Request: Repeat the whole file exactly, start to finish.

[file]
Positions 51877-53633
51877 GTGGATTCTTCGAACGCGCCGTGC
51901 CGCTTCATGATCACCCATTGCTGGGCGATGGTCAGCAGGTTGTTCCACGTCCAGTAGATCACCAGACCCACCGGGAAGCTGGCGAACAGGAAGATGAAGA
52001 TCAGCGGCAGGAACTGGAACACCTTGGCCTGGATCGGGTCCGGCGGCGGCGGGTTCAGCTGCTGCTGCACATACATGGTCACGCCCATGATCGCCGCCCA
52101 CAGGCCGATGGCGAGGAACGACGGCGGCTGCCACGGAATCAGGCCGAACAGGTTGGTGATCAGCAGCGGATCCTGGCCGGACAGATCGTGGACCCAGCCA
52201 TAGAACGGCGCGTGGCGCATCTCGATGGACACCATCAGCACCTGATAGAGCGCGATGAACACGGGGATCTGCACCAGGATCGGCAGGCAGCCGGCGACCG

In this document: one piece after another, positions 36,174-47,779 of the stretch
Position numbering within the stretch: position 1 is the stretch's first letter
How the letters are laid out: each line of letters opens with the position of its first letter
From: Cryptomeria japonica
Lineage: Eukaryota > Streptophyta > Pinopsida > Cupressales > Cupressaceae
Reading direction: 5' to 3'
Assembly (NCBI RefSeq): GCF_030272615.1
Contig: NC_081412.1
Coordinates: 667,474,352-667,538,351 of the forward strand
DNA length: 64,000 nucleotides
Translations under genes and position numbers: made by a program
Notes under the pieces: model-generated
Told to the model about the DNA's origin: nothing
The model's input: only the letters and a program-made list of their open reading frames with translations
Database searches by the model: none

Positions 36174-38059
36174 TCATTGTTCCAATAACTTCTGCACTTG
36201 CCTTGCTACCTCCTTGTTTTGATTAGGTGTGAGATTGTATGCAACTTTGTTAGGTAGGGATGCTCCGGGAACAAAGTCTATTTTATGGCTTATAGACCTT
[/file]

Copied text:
Positions 51877-53633
51877 GTGGATTCTTCGAACGCGCCGTGC
51901 CGCTTCATGATCACCCATTGCTGGGCGATGGTCAGCAGGTTGTTCCACGTCCAGTAGATCACCAGACCCACCGGGAAGCTGGCGAACAGGAAGATGAAGA
52001 TCAGCGGCAGGAACTGGAACACCTTGGCCTGGATCGGGTCCGGCGGCGGCGGGTTCAGCTGCTGCTGCACATACATGGTCACGCCCATGATCGCCGCCCA
52101 CAGGCCGATGGCGAGGAACGACGGCGGCTGCCACGGAATCAGGCCGAACAGGTTGGTGATCAGCAGCGGATCCTGGCCGGACAGATCGTGGACCCAGCCA
52201 TAGAACGGCGCGTGGCGCATCTCGATGGACACCATCAGCACCTGATAGAGCGCGATGAACACGGGGATCTGCACCAGGATCGGCAGGCAGCCGGCGACCG

In this document: one piece after another, positions 36,174-47,779 of the stretch
Position numbering within the stretch: position 1 is the stretch's first letter
How the letters are laid out: each line of letters opens with the position of its first letter
From: Cryptomeria japonica
Lineage: Eukaryota > Streptophyta > Pinopsida > Cupressales > Cupressaceae
Reading direction: 5' to 3'
Assembly (NCBI RefSeq): GCF_030272615.1
Contig: NC_081412.1
Coordinates: 667,474,352-667,538,351 of the forward strand
DNA length: 64,000 nucleotides
Translations under genes and position numbers: made by a program
Notes under the pieces: model-generated
Told to the model about the DNA's origin: nothing
The model's input: only the letters and a program-made list of their open reading frames with translations
Database searches by the model: none

Positions 36174-38059
36174 TCATTGTTCCAATAACTTCTGCACTTG
36201 CCTTGCTACCTCCTTGTTTTGATTAGGTGTGAGATTGTATGCAACTTTGTTAGGTAGGGATGCTCCGGGAACAAAGTCTATTTTATGGCTTATAGACCTT